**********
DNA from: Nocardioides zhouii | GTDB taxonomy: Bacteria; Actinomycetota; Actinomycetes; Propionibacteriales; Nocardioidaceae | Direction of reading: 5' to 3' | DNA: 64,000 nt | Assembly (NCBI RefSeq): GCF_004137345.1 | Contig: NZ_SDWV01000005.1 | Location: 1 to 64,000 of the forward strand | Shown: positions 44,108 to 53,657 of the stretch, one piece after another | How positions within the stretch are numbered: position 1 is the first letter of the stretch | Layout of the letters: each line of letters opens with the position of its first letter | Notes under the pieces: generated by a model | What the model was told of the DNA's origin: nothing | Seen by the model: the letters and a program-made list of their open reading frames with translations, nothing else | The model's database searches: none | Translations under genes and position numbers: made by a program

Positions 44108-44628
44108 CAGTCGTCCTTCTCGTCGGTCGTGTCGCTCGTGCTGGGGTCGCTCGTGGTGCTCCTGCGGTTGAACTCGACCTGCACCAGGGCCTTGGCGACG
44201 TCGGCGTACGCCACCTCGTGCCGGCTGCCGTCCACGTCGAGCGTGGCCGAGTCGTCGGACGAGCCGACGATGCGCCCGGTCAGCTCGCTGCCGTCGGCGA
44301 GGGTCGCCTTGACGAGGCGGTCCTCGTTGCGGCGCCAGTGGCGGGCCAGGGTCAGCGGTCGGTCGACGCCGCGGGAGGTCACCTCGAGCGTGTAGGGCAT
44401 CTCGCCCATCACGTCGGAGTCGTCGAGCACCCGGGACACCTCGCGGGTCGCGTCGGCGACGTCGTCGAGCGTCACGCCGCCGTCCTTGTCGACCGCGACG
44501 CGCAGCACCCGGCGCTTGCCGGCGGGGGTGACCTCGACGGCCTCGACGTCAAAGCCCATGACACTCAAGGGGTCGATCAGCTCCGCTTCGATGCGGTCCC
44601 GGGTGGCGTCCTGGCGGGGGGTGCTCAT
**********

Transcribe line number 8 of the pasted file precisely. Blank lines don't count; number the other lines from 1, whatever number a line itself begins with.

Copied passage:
44601 GGGTGGCGTCCTGGCGGGGGGTGCTCAT